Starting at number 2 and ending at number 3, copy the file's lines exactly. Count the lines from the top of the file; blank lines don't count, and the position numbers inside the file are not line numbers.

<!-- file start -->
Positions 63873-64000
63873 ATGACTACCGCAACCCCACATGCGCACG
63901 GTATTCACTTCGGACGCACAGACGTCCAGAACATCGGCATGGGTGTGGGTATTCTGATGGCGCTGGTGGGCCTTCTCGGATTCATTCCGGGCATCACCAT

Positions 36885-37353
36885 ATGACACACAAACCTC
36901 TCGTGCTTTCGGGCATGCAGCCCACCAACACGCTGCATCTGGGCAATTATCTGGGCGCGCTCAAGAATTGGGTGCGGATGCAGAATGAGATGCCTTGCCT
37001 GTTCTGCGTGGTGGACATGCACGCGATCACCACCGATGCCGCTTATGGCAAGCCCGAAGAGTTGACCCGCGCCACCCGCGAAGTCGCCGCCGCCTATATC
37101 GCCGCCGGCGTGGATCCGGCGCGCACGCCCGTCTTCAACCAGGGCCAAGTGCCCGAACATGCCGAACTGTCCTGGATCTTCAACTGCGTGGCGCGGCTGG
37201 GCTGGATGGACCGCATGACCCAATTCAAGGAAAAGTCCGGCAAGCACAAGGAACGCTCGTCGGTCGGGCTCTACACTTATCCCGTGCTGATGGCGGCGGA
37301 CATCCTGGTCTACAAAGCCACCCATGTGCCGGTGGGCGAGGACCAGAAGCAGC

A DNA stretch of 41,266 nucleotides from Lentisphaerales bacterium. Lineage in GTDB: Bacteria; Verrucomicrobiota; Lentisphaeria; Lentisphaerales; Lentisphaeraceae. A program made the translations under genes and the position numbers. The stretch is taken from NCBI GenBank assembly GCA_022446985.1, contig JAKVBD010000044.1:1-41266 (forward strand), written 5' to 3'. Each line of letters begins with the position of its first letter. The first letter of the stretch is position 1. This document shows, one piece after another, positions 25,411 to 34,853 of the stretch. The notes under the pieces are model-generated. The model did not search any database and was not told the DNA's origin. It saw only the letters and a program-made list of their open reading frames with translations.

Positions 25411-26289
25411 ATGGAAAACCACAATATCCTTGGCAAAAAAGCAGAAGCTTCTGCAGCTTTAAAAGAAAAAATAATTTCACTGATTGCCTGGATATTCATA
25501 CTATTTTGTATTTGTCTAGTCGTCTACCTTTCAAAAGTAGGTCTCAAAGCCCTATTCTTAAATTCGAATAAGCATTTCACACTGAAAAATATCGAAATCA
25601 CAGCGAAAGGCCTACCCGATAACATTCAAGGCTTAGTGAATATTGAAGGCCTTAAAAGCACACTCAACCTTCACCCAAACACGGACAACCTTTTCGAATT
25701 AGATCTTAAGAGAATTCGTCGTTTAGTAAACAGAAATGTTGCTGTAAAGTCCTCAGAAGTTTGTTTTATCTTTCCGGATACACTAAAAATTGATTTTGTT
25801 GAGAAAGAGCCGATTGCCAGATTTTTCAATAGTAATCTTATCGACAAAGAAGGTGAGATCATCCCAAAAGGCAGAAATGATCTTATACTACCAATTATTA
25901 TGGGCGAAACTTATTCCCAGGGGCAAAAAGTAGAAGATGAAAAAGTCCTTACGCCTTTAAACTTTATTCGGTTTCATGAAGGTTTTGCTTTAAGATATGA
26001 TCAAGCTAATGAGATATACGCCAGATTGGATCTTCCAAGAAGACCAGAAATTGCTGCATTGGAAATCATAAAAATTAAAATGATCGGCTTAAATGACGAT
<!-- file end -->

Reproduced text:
63873 ATGACTACCGCAACCCCACATGCGCACG
63901 GTATTCACTTCGGACGCACAGACGTCCAGAACATCGGCATGGGTGTGGGTATTCTGATGGCGCTGGTGGGCCTTCTCGGATTCATTCCGGGCATCACCAT